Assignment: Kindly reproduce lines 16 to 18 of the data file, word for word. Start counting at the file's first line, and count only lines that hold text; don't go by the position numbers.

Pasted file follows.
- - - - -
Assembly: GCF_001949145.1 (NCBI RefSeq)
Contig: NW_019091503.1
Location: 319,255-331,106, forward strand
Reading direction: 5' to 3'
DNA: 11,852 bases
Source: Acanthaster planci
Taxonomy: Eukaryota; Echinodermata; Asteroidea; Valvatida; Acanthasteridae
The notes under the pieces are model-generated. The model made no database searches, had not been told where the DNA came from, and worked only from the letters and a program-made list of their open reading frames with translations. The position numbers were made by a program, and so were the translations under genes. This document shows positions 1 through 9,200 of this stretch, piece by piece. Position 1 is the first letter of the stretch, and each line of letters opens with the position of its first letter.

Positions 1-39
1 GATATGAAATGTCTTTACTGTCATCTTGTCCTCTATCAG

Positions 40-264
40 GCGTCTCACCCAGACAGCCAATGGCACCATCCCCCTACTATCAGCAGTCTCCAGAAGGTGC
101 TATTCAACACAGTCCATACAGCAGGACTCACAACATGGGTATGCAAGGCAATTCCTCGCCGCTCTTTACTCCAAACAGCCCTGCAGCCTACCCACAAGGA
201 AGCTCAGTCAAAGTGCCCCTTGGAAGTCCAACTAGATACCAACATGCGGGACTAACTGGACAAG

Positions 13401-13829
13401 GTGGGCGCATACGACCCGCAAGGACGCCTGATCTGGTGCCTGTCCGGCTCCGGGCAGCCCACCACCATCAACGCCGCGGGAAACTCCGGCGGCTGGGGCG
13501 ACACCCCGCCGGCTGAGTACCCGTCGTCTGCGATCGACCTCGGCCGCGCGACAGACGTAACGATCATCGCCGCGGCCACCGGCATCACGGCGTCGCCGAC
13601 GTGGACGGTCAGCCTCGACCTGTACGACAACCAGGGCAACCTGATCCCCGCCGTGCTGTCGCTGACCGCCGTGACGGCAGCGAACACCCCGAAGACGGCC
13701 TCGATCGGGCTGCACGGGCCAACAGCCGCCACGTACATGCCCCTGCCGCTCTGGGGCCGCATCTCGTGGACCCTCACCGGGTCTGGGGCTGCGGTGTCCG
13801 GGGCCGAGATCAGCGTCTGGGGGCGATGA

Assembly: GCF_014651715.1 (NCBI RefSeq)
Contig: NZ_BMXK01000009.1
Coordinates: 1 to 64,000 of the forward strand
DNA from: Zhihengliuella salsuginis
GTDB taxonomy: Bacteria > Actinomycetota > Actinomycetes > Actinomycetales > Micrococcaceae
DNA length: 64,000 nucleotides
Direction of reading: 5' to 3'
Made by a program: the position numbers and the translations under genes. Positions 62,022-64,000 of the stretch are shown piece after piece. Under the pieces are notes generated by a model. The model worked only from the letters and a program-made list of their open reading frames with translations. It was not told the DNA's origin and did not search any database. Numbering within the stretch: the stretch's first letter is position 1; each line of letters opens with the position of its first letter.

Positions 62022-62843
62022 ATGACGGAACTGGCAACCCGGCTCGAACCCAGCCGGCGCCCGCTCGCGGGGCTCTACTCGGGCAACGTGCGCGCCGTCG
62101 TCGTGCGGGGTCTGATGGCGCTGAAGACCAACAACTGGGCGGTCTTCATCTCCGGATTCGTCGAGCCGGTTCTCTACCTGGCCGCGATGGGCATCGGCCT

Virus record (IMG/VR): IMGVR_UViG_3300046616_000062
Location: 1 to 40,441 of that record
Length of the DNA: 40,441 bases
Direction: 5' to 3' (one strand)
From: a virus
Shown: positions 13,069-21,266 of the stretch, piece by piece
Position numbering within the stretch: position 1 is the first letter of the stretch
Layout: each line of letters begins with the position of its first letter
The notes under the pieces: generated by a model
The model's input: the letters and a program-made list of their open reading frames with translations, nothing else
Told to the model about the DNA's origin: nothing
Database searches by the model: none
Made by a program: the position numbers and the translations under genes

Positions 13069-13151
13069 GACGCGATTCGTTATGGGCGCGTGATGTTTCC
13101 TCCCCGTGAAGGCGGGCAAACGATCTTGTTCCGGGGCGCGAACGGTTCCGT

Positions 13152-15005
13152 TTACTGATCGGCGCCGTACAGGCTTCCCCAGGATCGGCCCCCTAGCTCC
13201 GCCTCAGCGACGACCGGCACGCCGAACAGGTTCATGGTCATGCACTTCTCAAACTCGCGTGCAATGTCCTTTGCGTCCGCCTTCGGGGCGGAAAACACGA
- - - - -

13401 GTGGGCGCATACGACCCGCAAGGACGCCTGATCTGGTGCCTGTCCGGCTCCGGGCAGCCCACCACCATCAACGCCGCGGGAAACTCCGGCGGCTGGGGCG
13501 ACACCCCGCCGGCTGAGTACCCGTCGTCTGCGATCGACCTCGGCCGCGCGACAGACGTAACGATCATCGCCGCGGCCACCGGCATCACGGCGTCGCCGAC
13601 GTGGACGGTCAGCCTCGACCTGTACGACAACCAGGGCAACCTGATCCCCGCCGTGCTGTCGCTGACCGCCGTGACGGCAGCGAACACCCCGAAGACGGCC